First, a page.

Coltrane tried and failed to kick heroin in the summer of 1956, and in October, Davis fired him, though the trumpeter had relented and taken him back by the end of November. Early in 1957, Coltrane formally signed with Prestige as a solo artist, though he remained in the Davis band and also continued to record as a sideman for other labels. In April, Davis fired him again. This may have given him the impetus finally to kick his drug habit, and freed of the necessity of playing gigs with Davis, he began to record even more frequently. On May 31, 1957, he finally made his recording debut as a leader, putting together a pickup band consisting of trumpeter Johnny Splawn, baritone saxophonist Sahib Shihab, pianists Mal Waldron and Red Garland (on different tracks), bassist Paul Chambers, and drummer Al "Tootie" Heath. They cut an album Prestige titled simply Coltrane upon release in September 1957. (It has since been reissued under the title First Trane.)
In June 1957, Coltrane joined the Thelonious Monk Quartet, consisting of Monk on piano, Wilbur Ware on bass, and Shadow Wilson on drums. During this period, he developed a technique of playing several notes at once, and his solos began to go on longer. In August, he recorded material belatedly released on the Prestige albums Lush Life (1960) and The Last Trane (1965), as well as the material for John Coltrane With the Red Garland Trio, released later in the year. (It was later reissued under the title Traneing In.) But Coltrane's second album to be recorded and released contemporaneously under his name alone was cut in September for Blue Note Records. This was Blue Train, featuring trumpeter Lee Morgan, trombonist Curtis Fuller, pianist Kenny Drew, and the Miles Davis rhythm section of Chambers and "Philly" Joe Jones; it was released in December 1957. That month, Coltrane rejoined Davis, playing in what was now a sextet that also featured Cannonball Adderley. In January 1958, he led a recording session for Prestige that produced tracks later released on Lush Life, The Last Trane, and The Believer (1964). In February and March, he recorded Davis' album Milestones..., released later in 1958. In between the sessions, he cut his third album to be released under his name alone, Soultrane, issued in September by Prestige. Also in March 1958, he cut tracks as a leader that would be released later on the Prestige collection Settin' the Pace (1961). In May, he again recorded for Prestige as a leader, though the results would not be heard until the release of Black Pearls in 1964.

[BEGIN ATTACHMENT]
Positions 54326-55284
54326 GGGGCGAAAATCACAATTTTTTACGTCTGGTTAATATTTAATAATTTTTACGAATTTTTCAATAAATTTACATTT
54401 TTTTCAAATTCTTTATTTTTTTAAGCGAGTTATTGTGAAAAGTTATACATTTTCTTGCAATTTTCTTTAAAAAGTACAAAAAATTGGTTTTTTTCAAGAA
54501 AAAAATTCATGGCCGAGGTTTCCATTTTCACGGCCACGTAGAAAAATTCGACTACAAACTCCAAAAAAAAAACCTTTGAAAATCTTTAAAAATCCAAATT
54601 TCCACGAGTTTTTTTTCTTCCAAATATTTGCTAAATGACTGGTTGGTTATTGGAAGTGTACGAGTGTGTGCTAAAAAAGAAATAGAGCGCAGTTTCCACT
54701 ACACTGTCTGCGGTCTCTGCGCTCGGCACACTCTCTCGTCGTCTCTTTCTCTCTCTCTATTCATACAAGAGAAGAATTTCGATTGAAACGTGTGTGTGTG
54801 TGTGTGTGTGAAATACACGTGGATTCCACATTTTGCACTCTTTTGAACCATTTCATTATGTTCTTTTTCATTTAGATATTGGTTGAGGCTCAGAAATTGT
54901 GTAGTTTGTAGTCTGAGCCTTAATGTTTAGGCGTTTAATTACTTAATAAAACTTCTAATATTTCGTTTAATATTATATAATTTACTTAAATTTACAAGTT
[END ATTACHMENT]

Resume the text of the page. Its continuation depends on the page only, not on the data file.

Coltrane appeared as part of the Miles Davis group at the Newport Jazz Festival in July 1958. The band's set was recorded and released in 1964 on an LP also featuring a performance by Thelonious Monk as Miles & Monk at Newport. In 1988, Columbia reissued the material on an album called Miles & Coltrane. The performance inspired a review in Down Beat, the leading jazz magazine, that was an early indication of the differing opinions on Coltrane that would be expressed throughout the rest of his career and long after his death. The review referred to his "angry tenor," which, it said, hampered the solidarity of the Davis band. The review led directly to an article published in the magazine on October 16, 1958, in which critic Ira Gitler defended the saxophonist and coined the much-repeated phrase "sheets of sound" to describe his playing.
Coltrane's next Prestige session as a leader occurred later in July 1958 and resulted in tracks later released on the albums Standard Coltrane (1962), Stardust (1963), and Bahia (1965). All of these tracks were later compiled on a reissue called The Stardust Session. He did a final session for Prestige in December 1958, recording tracks later released on The Believer, Stardust, and Bahia. This completed his commitment to the label, and he signed to Atlantic Records, doing his first recording for his new employers on January 15, 1959, with a session on which he was co-billed with vibes player Milt Jackson, though it did not appear until 1961 with the LP Bags and Trane.
In March and April 1959, Coltrane participated with the Davis group on the album Kind of Blue. Released on August 17, 1959, this landmark album known for its "modal" playing (improvisations based on scales or "modes," rather than chords) became one of the best-selling and most-acclaimed recordings in the history of jazz. In between the sessions for the album, Coltrane began recording what would be his Atlantic Records debut, Giant Steps, released in early 1960. The album, consisting entirely of Coltrane compositions, in a sense marked his real debut as a leading jazz performer, even though the 33-year-old musician had released three previous solo albums and made numerous other recordings. His next Atlantic album, Coltrane Jazz, was mostly recorded in November and December 1959 and released in February 1961. In April 1960, he finally left the Davis band and formally launched his solo career, beginning an engagement at the Jazz Gallery in New York, accompanied by pianist Steve Kuhn (soon replaced by McCoy Tyner), bassist Steve Davis, and drummer Pete La Roca (later replaced by Billy Higgins and then Elvin Jones). During this period, he increasingly played soprano saxophone as well as tenor.